By Paul Hannon
The annual rate of inflation across developed economies rose for the fifth straight month in December to reach its highest level in over two years, the Organization for Economic Cooperation and Development said Thursday.
That sustained pickup suggests 2017 may be the year when worries about a slide into deflation that prompted a fresh wave of stimulus measures from central banks around the world are laid to rest.
However, the pickup in inflation is largely attributable to a rise in energy costs, with few signs of a faster increase in the prices of other goods and services. With further hikes in energy costs yet to hit consumers, the pickup in inflation is set to continue over coming months, but it may not be sustained for long unless global economic growth and wage increases pick up. Central bankers are therefore unlikely to rush to tighten their monetary policies.
The Paris-based think tank said consumer prices across its 35 members--most of which are developed economies--were 1.8% higher than in December 2015, an increase from the 1.5% rate of inflation recorded in November and the highest since August 2014.
That pickup was driven by a 3.3% rise in energy prices over the year. Before a slight increase in November, energy prices had been lower on the year for 26 straight months. Excluding energy and food prices, the core rate of inflation edged up to 1.8% from 1.7%, but that was slightly below levels recorded at the start of 2016.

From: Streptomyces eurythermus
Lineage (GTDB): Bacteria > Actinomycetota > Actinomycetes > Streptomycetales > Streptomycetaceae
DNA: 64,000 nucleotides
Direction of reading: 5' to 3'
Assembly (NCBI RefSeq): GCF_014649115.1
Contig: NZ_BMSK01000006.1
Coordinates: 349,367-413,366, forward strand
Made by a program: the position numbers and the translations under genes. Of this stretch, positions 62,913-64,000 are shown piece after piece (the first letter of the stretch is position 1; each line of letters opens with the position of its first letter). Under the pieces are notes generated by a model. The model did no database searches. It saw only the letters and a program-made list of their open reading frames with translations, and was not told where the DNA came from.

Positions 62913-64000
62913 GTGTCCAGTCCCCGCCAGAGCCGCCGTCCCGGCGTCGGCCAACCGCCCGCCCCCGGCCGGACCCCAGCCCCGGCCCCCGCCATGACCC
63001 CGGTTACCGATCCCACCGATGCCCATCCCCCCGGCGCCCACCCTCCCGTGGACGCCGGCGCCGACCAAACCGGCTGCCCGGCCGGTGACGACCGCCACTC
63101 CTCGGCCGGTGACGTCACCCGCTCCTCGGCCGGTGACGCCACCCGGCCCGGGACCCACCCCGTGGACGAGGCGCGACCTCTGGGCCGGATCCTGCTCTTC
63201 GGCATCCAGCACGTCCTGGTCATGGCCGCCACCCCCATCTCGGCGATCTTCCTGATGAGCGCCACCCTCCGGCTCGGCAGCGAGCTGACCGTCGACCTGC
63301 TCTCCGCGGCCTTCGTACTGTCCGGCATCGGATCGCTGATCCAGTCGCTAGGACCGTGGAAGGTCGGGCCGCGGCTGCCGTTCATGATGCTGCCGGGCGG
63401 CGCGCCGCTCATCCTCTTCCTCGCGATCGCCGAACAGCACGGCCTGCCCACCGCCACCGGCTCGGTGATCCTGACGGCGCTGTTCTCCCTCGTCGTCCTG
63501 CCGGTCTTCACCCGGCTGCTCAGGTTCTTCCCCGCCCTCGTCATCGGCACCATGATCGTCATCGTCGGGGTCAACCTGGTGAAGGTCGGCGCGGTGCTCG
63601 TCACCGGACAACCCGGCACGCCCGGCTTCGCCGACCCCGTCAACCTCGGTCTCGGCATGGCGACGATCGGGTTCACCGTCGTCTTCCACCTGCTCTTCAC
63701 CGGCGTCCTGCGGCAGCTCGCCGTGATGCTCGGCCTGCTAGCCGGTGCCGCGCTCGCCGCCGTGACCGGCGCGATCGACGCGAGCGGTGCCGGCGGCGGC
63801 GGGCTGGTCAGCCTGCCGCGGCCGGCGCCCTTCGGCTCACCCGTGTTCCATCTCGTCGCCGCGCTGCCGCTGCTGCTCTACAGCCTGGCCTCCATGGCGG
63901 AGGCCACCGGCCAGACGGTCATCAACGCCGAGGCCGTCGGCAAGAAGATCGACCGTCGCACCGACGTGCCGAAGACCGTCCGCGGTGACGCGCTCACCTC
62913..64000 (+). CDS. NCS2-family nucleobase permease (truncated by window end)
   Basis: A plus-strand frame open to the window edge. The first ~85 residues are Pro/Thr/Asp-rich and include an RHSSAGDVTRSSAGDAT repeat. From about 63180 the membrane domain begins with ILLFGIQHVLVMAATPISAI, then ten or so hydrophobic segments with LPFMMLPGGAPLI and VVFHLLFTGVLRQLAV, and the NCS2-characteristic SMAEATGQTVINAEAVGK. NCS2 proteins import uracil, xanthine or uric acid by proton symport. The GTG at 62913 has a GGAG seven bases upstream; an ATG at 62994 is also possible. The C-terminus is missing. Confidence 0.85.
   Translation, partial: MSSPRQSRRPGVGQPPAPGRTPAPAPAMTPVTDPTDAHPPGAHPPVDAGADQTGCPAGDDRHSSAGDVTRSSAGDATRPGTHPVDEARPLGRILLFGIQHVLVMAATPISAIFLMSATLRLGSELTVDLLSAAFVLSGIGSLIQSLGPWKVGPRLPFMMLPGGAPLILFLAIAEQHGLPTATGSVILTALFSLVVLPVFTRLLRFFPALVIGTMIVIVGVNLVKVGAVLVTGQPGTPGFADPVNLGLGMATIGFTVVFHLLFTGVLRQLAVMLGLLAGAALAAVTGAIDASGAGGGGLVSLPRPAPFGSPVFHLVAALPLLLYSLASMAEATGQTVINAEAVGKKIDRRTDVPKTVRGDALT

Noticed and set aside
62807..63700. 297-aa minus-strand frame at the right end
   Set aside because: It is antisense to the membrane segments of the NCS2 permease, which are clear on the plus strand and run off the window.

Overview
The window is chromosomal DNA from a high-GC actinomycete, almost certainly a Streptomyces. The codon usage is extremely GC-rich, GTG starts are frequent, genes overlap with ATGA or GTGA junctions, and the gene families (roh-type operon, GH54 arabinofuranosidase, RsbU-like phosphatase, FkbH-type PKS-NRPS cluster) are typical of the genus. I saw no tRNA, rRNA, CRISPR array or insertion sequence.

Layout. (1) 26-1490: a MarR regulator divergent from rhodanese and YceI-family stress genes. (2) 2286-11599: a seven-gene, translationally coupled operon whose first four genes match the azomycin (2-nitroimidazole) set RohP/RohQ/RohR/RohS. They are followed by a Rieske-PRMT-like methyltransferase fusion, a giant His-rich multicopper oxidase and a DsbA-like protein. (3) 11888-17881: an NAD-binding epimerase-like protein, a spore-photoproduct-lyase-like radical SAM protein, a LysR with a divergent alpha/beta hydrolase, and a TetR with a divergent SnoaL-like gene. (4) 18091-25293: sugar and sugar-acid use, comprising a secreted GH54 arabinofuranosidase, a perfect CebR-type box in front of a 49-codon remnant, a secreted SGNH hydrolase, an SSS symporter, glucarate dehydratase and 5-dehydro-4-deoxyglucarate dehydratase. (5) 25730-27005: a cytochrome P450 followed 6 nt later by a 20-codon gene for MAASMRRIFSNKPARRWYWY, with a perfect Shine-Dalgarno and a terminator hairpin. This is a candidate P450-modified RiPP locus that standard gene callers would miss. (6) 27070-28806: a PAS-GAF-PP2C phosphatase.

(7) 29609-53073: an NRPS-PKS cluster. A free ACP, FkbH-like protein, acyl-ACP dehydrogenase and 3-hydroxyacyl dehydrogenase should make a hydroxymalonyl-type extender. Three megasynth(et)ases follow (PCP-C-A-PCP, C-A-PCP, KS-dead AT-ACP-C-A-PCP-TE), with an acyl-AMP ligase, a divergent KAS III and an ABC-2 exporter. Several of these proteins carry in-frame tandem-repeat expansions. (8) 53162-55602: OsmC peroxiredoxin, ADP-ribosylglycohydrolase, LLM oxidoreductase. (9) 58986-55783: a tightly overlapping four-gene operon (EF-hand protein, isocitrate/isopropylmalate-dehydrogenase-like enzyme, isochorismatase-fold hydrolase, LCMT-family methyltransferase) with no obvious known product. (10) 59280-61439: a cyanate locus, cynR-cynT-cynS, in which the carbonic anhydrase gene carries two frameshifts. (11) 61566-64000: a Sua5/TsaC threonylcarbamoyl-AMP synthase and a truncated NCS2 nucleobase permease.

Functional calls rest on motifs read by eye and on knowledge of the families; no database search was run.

The pickup will be welcome news for central bankers in developed economies, whose primary goal is an inflation rate of around 2%. By late 2011, their stimulus programs had helped reversethe postcrisis crash in consumer prices, and inflation rates had settled around target.
But in mid-2014, inflation rates across the developed economies began to tumble as prices of energy and other commodities fell, prompting a fresh round of central bank stimulus, including a series of measures from the European Central Bank that include purchases of government bonds and negative interest rate on deposits placed by banks.
Figures for January show the eurozone's annual rate of inflation picked up further to 1.8% from 1.1% in December. And figures also released Thursday by the European Union's statistics agency showed inflationary pressures continue to mount, as the prices of goods leaving the currency area's factory gates were 1.6% higher in December than a year earlier, the largest rise since January 2013.
The pickup in inflation isn't yet universal, with both Switzerland and Israel recording small declines in prices over theyear in December. But the number of countries experiencing deflation was down from eight in December 2015.
Write to Paul Hannon at firstname.lastname@example.org
(END) Dow Jones Newswires
February 02, 2017 06:14 ET (11:14 GMT)
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